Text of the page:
The regular season in League One and League Two is over after clubs voted by an overwhelming margin to cut the campaign short due to the coronavirus pandemic.
Clubs opted to use a framework for ending the season put forward by the English Football League board, which meant the final table would be calculated using an unweighted points-per-game basis.
The framework retained promotion, relegation and the traditional four-team play-offs.
As a result, Coventry and Rotherham have been promoted to the Championship, while Wycombe, Oxford, Portsmouth and Fleetwood will contest the play-offs, with the dates for those matches to be fixed in due course.
Millers boss Paul Warne, who is celebrating promotion on the first anniversary of his father’s death, said: “To go up the way we have isn’t ideal, but it is probably the fairest way to end the season.
“It does feel odd but it doesn’t detract from the achievement of the lads this year, they have thoroughly deserved to be in the top two, they have been there for the last seven or eight games, it’s not like they have turned up by fluke.”
Fleetwood may have the play-offs to look forward to, but manager Joey Barton still expressed disappointment that the season was over.
I’m a bit gutted we didn’t get to finish our season. We really fancied our chances of automatic promotion with 9 games remaining.
— Joey Barton (@Joey7Barton) June 9, 2020
Tranmere, who had proposed an alternative framework to the one chosen by the clubs, have been relegated, along with Southend and Bolton.
The decision to end the League One season brought strong criticism from Peterborough owner Darragh MacAnthony, who implied he was following through on a threat to stand down as chairman if the season was ended.
MacAnthony used Twitter to criticise clubs for voting not to play, describing the league as a “s*** show”.
Warne added: “I can only speak for my club, it is not for me to speak about other clubs but I do understand other people’s frustrations – of course I do. I understand all the clubs, I feel for Tranmere the most.”
Swindon, Crewe and Plymouth have been promoted to League One, while Cheltenham, Exeter, Colchester and Northampton will contest the play-offs, with the first legs of the semi-finals taking place next week.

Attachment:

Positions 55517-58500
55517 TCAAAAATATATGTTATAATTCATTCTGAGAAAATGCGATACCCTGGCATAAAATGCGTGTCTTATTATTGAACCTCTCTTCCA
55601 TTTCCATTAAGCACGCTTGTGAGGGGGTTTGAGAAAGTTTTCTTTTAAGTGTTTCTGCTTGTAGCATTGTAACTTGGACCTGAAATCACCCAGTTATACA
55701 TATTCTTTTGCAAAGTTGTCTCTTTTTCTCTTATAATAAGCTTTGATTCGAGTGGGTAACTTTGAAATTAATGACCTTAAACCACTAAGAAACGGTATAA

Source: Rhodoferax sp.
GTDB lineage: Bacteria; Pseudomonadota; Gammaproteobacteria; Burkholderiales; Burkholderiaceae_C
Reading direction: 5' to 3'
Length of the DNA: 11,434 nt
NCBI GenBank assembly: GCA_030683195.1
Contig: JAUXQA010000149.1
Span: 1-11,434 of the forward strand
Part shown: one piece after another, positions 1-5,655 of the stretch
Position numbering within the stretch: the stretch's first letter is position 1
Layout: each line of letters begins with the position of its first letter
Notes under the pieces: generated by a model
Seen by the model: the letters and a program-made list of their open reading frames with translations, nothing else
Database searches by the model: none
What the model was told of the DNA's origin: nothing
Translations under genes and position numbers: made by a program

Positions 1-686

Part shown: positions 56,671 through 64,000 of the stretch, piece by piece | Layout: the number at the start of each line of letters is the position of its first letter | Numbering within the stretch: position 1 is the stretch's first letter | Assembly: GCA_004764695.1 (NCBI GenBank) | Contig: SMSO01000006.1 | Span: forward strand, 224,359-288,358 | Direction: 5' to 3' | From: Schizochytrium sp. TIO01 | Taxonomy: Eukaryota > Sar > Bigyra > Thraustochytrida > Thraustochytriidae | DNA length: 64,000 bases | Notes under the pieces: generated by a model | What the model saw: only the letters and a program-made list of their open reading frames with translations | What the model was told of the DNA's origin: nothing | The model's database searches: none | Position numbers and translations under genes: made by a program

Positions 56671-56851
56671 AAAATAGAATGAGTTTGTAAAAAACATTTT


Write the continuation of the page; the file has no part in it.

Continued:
As things stand, Stevenage will be relegated to the National League but Macclesfield could yet finish bottom if they incur further points deductions for alleged breaches of EFL regulations.
League Two clubs had indicated an intention to curtail the season at a meeting last month, with concerns over the costs of playing behind closed doors and of coronavirus testing uppermost in the thoughts of their chairmen and chief executives.
Forest Green chairman Dale Vince said his club was the only one at League Two level who voted to play on, and now hopes the EFL can work towards a September start date for the 2020-21 season.
Vince told the PA news agency: “I think it’s been a good day for football. The vote this morning was a good common sense outcome which respects the integrity of the game as far as that’s possible when you don’t finish the season.
“And then the vote this afternoon was not unexpected. The vote to end League Two prematurely, we knew that was coming.
“We voted to play on but we were a lone voice sadly. So we at least have some certainty now, we know what’s happening, and we can focus on the new season which I hope may start in September.”
The League Two play-offs will start next week, with Colchester taking on Exeter and Northampton hosting Cheltenham on June 18 in the semi-final first legs.
The return matches will be played on Monday, June 22, with the League Two play-off final scheduled for Monday, June 29, kicking off at 7.30pm.
The Championship is set to play on, with a start date set for June 20. The fixtures and televised games have been agreed, with those regular season second-tier matches not on television available for streaming by season ticket holders of the clubs involved.
Earlier in the day the clubs had voted to adopt the EFL board’s model for ending the season.
There were two alternative frameworks under consideration – one from Barnsley which scrapped relegation in the event of a season being curtailed, and one from Tranmere which added a margin for error to the basic points-per-game calculation.
There were also three amendments to the EFL board proposal put forward by Lincoln, Ipswich and Stevenage respectively, but the main board proposal was voted through without any changes.
EFL chairman Rick Parry said: “Whilst it has always remained the board’s position to play the remainder of the season where possible, the decision reached at today’s meeting follows a full and considered consultation period with our member clubs.
“The board has endeavoured to listen to all views and alternative approaches but understands that the decisions taken will not be met with universal satisfaction from all clubs.
“Today’s outcome ensures that the league and its clubs remains as faithful as possible to the previously agreed regulations and that there is consistency in the approach adopted across the EFL in all divisions if required.”